At midnight on Aug. 29, 1884, a fire broke out in a three-story, frame tenement, near the corner of Myrtle Avenue and Raymond Street in Brooklyn, Irishtown, as it was known. A fire company arrived but as firemen entered the home they were driven back by smoke. The firemen extended ladders to the upper floors, but telegraph wires, which crossed the street in front of the burning house, blocked them. Smaller ladders were located and following a critical delay, a rescue attempt proceeded. A fireman entered the apartment and crawling on his hands and knees made his way into the Keating’s apartment. He stumbled across the bodies of Pierce and one of his six children, Daniel, nine years old. The fireman was able to drag the Keatings from the building. Daniel survived; Pierce, age 44, died a few days later.
What else could I learn? I began combing through United States census material and subsequently the Brooklyn Daily Eagle, Brooklyn’s leading daily newspaper from 1841 through 1955. I found three pertinent citations. The first was titled “Pierce Keating’s Death,” which confirmed what I had already learned.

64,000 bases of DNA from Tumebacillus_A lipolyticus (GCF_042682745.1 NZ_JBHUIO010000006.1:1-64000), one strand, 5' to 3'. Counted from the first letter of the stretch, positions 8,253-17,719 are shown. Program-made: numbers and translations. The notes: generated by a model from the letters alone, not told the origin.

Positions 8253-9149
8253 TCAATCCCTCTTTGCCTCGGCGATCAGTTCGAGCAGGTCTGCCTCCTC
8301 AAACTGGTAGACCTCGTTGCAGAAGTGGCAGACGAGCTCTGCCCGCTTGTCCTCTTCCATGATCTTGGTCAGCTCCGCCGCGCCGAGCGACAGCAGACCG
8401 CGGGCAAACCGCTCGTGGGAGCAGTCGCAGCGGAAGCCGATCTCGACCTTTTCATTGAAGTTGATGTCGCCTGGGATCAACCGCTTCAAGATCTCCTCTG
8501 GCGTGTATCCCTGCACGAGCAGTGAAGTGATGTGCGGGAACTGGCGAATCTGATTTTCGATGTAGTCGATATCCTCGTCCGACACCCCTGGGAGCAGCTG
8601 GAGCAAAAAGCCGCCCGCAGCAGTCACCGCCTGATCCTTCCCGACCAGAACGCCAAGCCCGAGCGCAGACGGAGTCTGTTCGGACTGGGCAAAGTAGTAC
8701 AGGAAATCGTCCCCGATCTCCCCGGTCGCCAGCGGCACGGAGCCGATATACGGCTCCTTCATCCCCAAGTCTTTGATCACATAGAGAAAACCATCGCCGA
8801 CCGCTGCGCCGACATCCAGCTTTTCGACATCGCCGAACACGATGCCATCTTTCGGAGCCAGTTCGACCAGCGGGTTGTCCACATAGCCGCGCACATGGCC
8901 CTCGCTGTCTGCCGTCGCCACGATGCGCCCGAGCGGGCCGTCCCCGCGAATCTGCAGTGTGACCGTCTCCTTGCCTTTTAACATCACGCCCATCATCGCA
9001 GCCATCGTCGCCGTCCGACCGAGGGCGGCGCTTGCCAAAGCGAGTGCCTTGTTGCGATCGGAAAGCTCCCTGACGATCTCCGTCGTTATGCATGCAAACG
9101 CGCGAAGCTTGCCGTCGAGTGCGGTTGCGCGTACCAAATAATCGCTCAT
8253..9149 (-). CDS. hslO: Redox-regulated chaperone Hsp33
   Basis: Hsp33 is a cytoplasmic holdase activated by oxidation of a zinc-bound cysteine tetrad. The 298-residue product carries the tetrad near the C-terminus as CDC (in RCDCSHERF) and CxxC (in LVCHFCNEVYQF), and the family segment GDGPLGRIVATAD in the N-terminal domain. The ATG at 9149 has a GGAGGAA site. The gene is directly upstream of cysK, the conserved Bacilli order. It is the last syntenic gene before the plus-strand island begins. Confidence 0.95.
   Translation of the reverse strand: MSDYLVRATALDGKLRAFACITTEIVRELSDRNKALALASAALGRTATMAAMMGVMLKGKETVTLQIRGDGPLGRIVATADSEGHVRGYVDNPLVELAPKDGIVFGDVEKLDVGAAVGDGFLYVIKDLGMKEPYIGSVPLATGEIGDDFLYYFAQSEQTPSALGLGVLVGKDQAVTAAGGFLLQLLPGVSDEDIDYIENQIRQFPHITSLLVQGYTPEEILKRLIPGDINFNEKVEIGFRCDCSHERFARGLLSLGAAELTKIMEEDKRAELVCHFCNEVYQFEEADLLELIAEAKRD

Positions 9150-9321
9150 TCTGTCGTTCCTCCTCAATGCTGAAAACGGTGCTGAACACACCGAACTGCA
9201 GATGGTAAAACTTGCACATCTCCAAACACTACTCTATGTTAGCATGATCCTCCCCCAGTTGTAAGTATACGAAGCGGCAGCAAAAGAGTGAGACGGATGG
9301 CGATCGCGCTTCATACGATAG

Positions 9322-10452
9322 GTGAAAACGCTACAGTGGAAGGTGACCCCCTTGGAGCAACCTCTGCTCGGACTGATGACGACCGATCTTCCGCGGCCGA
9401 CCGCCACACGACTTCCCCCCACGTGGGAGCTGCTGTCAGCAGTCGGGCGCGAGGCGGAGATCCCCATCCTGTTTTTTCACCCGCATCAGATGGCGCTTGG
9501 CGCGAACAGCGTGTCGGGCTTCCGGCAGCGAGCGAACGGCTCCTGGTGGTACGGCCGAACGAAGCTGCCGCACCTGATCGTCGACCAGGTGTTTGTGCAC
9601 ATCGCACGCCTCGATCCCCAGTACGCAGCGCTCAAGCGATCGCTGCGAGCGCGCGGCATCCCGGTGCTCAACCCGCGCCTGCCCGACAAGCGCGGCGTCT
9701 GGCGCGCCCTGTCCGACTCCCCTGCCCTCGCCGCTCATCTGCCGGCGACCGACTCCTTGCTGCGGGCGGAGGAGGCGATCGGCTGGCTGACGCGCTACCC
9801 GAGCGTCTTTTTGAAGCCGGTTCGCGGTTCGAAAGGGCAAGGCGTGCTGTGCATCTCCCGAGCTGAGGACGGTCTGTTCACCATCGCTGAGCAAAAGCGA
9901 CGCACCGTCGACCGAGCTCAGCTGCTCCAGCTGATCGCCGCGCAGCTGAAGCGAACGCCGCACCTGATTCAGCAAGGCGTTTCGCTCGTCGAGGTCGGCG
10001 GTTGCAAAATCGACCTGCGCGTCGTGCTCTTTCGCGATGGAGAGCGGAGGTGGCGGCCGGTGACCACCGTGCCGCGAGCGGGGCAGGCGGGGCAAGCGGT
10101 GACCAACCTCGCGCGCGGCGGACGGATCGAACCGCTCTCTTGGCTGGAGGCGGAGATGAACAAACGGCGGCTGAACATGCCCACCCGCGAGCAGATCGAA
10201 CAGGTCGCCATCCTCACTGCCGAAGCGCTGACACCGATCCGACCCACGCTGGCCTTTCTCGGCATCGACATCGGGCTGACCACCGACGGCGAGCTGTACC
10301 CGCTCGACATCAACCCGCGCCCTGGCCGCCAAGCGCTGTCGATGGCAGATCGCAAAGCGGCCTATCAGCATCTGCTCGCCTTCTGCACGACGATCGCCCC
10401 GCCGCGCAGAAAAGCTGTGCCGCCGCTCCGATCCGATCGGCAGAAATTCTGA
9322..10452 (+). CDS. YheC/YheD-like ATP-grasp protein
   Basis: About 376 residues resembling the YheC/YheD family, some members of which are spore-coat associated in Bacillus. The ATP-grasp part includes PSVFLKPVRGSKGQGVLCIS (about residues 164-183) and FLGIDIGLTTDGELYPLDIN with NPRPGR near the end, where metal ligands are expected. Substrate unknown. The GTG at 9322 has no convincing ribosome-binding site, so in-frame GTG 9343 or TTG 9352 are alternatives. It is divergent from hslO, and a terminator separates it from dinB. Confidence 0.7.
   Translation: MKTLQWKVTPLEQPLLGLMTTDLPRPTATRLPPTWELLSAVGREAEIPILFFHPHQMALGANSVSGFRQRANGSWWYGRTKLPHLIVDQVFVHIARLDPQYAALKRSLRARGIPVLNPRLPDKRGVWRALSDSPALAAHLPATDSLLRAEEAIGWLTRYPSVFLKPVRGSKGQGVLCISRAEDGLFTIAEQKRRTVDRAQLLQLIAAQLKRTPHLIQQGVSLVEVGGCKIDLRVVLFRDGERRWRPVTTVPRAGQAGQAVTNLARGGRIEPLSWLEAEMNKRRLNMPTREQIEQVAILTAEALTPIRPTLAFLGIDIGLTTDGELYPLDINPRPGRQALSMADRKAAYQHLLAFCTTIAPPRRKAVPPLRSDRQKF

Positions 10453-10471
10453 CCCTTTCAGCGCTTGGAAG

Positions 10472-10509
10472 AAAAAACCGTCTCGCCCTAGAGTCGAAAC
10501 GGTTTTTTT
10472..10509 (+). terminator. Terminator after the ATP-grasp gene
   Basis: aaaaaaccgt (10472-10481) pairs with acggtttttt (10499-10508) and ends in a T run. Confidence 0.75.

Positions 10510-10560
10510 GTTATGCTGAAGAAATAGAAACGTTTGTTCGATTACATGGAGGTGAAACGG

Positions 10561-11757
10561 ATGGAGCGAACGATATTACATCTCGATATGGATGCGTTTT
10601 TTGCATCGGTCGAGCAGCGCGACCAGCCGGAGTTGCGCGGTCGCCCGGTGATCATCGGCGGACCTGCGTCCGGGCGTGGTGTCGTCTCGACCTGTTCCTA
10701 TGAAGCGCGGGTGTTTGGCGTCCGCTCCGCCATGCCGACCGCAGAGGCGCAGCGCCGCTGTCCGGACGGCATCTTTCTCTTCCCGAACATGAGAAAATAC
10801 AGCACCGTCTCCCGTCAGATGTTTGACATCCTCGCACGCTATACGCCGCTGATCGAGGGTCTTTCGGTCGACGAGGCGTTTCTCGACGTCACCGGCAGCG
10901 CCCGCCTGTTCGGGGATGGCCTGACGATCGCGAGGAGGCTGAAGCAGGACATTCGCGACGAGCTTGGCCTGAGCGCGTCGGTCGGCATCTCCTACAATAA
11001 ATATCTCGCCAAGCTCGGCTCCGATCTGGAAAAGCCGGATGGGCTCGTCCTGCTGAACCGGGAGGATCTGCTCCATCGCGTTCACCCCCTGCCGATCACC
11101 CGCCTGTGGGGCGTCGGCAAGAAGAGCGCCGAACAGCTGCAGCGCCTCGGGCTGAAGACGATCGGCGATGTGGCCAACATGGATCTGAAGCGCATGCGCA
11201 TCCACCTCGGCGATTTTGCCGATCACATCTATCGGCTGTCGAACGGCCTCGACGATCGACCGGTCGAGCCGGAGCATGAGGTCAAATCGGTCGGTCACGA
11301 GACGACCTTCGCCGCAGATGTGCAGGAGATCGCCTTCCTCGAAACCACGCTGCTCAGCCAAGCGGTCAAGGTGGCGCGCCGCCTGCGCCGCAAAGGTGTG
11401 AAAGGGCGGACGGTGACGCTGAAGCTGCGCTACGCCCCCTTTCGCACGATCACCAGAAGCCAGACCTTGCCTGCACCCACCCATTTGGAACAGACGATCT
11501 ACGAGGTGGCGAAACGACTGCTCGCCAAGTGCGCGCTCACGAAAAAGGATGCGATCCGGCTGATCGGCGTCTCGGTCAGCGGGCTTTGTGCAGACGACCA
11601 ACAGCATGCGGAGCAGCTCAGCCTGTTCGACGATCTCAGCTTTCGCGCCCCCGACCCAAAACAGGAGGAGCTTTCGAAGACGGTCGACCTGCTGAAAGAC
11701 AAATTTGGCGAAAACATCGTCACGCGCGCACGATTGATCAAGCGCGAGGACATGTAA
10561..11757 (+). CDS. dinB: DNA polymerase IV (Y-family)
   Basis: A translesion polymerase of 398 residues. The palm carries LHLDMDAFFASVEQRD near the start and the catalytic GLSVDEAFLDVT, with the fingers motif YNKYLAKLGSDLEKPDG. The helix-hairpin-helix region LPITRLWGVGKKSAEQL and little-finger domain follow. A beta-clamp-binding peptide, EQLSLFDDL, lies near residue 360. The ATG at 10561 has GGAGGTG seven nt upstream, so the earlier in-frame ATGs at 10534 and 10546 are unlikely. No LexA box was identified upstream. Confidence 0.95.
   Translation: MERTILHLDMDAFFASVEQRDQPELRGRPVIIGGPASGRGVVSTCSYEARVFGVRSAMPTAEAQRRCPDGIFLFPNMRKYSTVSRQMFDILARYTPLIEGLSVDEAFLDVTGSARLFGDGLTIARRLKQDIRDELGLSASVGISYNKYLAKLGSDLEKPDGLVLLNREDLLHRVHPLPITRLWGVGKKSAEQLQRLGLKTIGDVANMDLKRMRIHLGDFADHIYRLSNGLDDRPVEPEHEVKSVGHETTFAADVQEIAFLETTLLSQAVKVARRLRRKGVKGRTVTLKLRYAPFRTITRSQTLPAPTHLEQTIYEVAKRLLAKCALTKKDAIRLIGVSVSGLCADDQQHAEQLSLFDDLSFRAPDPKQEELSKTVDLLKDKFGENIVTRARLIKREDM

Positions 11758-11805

But this article caught my attention:
During the afternoon of September 9, 1885, police raided a house at 41 Raymond Street—a few doors from where Pierce Sr. died a year earlier—and found four women and two men, one of them Pierce’s son, Pierce Keating, Jr., lying on the floor intoxicated. The prisoners were arraigned before Justice Kenna the next morning. Two of the arrested were charged with keeping a “disorderly” house and the other four, including Pierce, were charged with intoxication. According to the news account, Pierce Keating had been convicted a few weeks earlier and was sentenced to the Raymond Street Prison—one block from the family home—for beating an unnamed sister. Although his mother, my great great grandmother Ella Keating, pleaded hard for his release, Justice Kenna sentenced him to nine months in prison. Through some process of law, he was released shortly afterward. For this new charge of “morals,” indiscretion Justice Kenna released Pierce, my great grand uncle, pending appeal.